One of the greatest things about travel, they say, is that it broadens the mind. Without question, you get to see different places, experience different cultures, and meet people that you could never possibly met if you had stayed at home, so if you are thinking about travelling, whether taking a gap year, signing up for a job overseas, or just because you fancy it, I would highly recommend that you do so.
If you are thinking about a trip, or in the throws of planning one, you can probably picture yourself on the beach, gazing at the beautiful sunset, or walking through the romantic streets of some medieval city with your best girl/boy on your arm. Perhaps you have images of yourself partying hard in a foreign bar somewhere with people hanging on your every word, or looking at the city skyline from the fancy office that your new employer has furnished you with.
You can probably imagine as well, just how different you are going to feel, but there is one thing that you probably haven’t taken into account…
YOU will be there to spoil it for you.
There is an old adage that says, ‘No matter where you go, there you are’. I had known of the saying since being a child. When I was small, I didn’t really think of it beyond its very obvious truth – If you go somewhere, then that’s where you’ll be. As a teenager, I thought that it was a funny and clever thing to drop into conversation with a knowing look (yes, I really was that much of a cock). It was only when I took a job overseas that I finally understood what it meant, and I was quite taken aback by it.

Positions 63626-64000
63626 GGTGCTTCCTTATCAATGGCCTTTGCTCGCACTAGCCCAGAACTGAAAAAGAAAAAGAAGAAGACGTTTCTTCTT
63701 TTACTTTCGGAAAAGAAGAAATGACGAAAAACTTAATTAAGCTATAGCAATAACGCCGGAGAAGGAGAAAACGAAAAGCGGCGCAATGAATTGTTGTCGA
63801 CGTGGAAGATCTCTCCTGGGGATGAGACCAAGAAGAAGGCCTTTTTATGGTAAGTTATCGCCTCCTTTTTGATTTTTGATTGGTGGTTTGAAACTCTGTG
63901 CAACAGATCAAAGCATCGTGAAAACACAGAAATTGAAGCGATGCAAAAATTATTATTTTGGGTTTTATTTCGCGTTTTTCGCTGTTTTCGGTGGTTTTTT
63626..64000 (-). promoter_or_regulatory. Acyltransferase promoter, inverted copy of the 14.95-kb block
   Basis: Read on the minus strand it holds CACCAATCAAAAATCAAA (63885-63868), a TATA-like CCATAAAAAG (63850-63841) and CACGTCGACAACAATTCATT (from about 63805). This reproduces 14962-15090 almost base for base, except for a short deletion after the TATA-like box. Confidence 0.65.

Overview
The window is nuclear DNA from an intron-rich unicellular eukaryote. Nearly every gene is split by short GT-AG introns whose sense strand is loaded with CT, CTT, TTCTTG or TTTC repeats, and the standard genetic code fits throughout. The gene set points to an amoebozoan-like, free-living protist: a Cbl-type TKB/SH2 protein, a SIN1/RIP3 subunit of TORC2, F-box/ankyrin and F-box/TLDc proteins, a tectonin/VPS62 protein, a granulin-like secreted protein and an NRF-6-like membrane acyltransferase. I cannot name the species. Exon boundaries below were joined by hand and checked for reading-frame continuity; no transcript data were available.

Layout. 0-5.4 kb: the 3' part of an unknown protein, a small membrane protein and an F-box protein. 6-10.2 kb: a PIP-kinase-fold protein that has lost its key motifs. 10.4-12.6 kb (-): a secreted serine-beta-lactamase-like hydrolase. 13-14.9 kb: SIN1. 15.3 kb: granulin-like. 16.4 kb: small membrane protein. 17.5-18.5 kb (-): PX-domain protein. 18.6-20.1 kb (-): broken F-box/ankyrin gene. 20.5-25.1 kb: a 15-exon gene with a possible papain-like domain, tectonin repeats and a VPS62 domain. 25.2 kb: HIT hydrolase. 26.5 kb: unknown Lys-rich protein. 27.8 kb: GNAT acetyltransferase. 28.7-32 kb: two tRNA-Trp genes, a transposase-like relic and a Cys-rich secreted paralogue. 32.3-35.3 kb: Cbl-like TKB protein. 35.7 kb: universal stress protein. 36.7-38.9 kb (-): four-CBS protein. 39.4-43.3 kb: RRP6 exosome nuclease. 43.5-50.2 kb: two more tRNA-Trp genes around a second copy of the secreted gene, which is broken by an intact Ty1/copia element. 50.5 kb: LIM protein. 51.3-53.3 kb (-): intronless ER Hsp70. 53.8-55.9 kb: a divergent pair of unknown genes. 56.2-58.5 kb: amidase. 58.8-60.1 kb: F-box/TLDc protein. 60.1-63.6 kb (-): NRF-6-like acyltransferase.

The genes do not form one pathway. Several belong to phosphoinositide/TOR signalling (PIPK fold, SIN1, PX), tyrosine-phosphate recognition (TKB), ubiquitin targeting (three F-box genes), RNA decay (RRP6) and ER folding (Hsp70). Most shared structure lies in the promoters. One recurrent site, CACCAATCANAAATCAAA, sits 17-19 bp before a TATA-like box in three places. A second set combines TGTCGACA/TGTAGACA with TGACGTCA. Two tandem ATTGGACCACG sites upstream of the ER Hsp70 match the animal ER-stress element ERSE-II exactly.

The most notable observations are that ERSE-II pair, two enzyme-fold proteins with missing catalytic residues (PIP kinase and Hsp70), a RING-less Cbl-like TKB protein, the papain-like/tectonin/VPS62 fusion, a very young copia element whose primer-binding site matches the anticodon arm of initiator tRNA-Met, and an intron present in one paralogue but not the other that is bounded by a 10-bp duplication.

When we think of far off places, we typically get picture postcard images flashing through our minds. Whether they be of golden beaches, city skylines or bikini clad girls, in gathering the necessary resolve to take the plunge and set out on our travels, we have to imagine our destination in the best possible light. We know deep down, I’m sure that the golden beaches are often covered in jellyfish, that the picture of the city skyline was taken on a day when the smog was mysteriously absent (or Photoshop was typically present), and that a proportion of the bikini clad girls with be riddled with some sort of diseases that will see you down the clinic quick smart (if you can find it), but it isn’t these things that you want to focus on. You want the fantasy, and quite honestly, before you set off, in your imagination, is the very best time and place to have it. What’s more, when you get there and find out that things are not quite what you pictured, it will be YOU that is responding to it. That’s not the YOU that was in the fantasy, that’s the real you. You know, the one that can’t find his wallet, or gets frustrated with the repeated wiping of a claggy shit. That one.
So if you are a right grumpy bastard at home, you will still be one when you arrive. In fact, if you have any foibles, bad habits, frustrating character traits or insecurities at home, they will still be there, shaping your experience, when you arrive. Sadly, none of these things ever get confiscated at customs.
This isn’t a problem, of course. If we didn’t experience things as ourselves, we would never experience anything. After all, what do we have other than ourselves to experience things with? What we tend not to realise however, is how much of our experience is created inside our own heads, and how little of that aspect of our experience is under our direct control.